Most recipes for beef stew start with cutting meat into cubes, then browning the cubes in a big pot. The idea is that browning builds flavor through the Maillard reaction, which will then get spread around through the whole pot as the meat and vegetables slowly braise in liquid. I think most people figure that any extra toughness or dryness that the meat picks up during the browning phase will be completely erased by the extended cooking time, and that it will end up equally moist and tender no matter how well you brown it at the start.
But is this really true? Turns out it's not. There are trade-offs when it comes to browning, and the more thoroughly you brown your meat, the drier and tougher your stew ends up. Here's what I discovered.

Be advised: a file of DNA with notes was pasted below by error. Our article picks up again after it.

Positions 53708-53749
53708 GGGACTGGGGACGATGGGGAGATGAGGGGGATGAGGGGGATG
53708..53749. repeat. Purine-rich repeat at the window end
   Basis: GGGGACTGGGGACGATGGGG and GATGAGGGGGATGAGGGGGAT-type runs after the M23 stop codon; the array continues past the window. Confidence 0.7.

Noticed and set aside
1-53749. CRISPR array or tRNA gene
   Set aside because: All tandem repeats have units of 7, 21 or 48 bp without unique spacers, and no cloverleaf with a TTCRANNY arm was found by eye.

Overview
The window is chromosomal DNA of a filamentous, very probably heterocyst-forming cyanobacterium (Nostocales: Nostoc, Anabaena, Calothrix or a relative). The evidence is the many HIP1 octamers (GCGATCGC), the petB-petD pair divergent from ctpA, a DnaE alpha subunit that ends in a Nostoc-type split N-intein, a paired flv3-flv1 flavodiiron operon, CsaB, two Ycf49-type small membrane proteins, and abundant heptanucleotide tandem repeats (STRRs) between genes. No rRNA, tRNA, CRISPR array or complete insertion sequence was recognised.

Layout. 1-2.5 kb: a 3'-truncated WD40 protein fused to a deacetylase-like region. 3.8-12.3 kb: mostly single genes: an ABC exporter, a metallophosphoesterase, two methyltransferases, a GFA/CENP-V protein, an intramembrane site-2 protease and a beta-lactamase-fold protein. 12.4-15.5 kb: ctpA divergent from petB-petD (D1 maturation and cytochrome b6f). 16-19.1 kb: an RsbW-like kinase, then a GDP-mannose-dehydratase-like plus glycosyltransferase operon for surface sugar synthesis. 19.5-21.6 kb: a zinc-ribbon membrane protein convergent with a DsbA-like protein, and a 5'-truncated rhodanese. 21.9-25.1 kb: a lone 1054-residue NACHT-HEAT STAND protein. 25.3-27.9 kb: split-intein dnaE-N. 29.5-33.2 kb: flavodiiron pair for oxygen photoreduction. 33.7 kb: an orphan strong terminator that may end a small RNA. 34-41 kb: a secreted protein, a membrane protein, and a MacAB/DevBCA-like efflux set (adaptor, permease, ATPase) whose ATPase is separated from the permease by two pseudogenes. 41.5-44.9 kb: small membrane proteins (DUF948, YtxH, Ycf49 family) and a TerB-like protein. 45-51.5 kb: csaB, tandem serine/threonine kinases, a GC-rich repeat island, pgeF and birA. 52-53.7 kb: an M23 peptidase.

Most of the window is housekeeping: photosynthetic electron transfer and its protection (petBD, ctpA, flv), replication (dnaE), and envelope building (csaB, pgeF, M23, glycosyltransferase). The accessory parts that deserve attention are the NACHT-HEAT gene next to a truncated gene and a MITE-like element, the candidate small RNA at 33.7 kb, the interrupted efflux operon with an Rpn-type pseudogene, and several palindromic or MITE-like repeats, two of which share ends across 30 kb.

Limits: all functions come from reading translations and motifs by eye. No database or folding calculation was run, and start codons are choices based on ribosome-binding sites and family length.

The Problem With Browning
It basically comes down to this: Browning requires very high heat and a dry environment. The Maillard reaction responsible for browning meat will take place over extended periods of time at lower temperatures, but you really need to kick it up into the 300°F-plus range for it to happen in earnest. On the other hand, moisture in meat acts as an automatic temperature regulator. It draws energy from the hot pan and uses it to evaporate—energy that would otherwise go toward browning reactions. It's only after the surface moisture of the meat has fully evaporated that the meat can really start to brown.
This issue manifests itself in a few ways, but the most obvious and problematic is one we're all familiar with: the steaming pile of meat.